While I don't think I loved the writing as much as most other people, I believe this is a very well written memoir. I am just coming to understand that war memoirs written from the POV of children might not be my favorite thing. There is something of the naivete and failure to understand what's going on of this perspective, a reaction that shouldn't be any other way and is exactly what you would expect from a child living such a devastating fate, yet I find it frustrating to read. I don't even l While I don't think I loved the writing as much as most other people, I believe this is a very well written memoir. I am just coming to understand that war memoirs written from the POV of children might not be my favorite thing. There is something of the naivete and failure to understand what's going on of this perspective, a reaction that shouldn't be any other way and is exactly what you would expect from a child living such a devastating fate, yet I find it frustrating to read. I don't even like child POVs in fiction all that much. But in a memoir I prefer the adult voice and the adult's ability to reflect and create context. So no surprise here, this book improved vastly for me when Moore moves into recounting her life from an adult perspective. The whole structure of this memoir is actually quite interesting and despite the fact that I didn't love the child's voice, I kind of love that she told this in different voices within the different parts. We start off in a kid's voice recounting how she experienced the outbreak of war in Liberia, in the second part Moore meets us as an adult in New York jumping back and forth between that life and remembering her teenage years in Texas with her post-war memories and the struggle of figuring out life in the US as black African woman. The third part is even told from her mother's POV, a super fascinating choice, and actually my favorite part yet it definitely blows open the question of whether this is still non-fiction and a memoir or if this is a fictionalized account of true events... really loved this part! We learn how her mother came to be in the US before the war broke out and what she did to try and get her family out of there. In the end Moore rounds it out with more childhood memories of leaving Liberia. What I loved were the feminist aspects: it was the mother who moved hell to get her family out of a war zone, it was a female rebel soldier that risked her life to save the family, it was black female friendship that helped her deal with racism and xenophobia in the US. There are just some beautiful moments in that regard. What I could have done less with were the fairy tale style descriptions that little Tutu chose (Dragons for evil men, Giant for her father), I felt like the theme wasn't incorporated far enough for me to gain much from it and found it kind of juvenile and distracting (I get it: it was a child, it makes sense it was juvenile, still didn't care for it). Nonetheless, overall a strong memoir, insightful, and definitely a tool to learn more about Liberia and immigrant life in the US but even more so an emotional life account. And what a cover!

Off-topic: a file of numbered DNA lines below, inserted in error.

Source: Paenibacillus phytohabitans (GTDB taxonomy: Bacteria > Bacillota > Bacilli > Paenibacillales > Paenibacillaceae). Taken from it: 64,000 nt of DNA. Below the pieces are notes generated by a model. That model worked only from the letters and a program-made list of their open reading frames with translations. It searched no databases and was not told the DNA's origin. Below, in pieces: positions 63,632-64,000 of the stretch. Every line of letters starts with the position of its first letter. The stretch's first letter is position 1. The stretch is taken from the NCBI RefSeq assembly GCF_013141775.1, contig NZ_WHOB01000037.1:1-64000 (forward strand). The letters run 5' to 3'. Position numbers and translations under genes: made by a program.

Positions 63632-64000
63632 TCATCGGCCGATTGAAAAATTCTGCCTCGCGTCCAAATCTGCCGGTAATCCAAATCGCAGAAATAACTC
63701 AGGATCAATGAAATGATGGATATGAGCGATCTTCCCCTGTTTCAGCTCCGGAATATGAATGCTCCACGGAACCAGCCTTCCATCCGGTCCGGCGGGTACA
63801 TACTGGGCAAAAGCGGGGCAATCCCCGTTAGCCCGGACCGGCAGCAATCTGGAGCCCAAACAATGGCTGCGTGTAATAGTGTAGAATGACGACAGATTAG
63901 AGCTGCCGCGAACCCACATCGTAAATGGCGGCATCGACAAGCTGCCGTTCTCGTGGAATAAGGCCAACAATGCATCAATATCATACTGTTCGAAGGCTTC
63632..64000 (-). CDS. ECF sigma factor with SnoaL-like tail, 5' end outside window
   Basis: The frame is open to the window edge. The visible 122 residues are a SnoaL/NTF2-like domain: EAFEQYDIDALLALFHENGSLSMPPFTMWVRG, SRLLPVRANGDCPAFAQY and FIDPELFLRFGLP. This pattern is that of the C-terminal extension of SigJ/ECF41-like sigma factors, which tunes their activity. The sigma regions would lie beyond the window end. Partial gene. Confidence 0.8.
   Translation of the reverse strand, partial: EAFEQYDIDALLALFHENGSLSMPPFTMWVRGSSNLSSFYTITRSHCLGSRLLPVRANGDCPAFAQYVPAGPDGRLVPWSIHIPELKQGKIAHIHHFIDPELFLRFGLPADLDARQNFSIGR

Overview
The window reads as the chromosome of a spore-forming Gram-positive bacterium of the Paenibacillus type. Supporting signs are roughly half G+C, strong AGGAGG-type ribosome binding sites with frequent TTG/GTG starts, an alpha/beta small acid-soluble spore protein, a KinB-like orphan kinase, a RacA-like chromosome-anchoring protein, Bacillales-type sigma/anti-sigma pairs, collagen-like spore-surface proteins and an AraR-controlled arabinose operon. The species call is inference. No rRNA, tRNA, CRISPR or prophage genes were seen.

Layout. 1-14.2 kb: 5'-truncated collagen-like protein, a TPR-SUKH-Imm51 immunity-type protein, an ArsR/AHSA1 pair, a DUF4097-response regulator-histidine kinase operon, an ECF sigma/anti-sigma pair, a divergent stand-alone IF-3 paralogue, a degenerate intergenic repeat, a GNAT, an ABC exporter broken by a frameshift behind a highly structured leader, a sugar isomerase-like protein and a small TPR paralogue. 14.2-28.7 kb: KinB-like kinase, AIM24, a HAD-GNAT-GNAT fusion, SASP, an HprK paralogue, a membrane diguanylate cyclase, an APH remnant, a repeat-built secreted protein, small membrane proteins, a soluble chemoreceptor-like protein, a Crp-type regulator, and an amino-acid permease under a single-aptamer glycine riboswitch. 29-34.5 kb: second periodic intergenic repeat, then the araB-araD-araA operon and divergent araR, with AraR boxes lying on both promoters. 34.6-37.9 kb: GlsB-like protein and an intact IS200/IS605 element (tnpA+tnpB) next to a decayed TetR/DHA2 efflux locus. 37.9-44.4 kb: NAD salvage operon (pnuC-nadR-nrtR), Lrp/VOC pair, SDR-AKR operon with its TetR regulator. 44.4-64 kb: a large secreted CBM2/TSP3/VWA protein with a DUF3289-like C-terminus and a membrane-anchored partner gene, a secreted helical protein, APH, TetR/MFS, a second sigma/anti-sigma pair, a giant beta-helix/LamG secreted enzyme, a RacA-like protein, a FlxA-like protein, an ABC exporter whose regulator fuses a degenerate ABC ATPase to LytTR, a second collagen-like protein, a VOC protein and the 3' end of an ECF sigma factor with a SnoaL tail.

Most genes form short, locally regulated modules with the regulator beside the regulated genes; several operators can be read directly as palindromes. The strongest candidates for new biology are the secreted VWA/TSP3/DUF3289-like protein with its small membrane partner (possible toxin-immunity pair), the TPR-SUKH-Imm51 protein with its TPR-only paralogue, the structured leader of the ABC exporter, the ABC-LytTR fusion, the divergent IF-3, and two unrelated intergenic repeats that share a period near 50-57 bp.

29. 5 out of 5

    Danny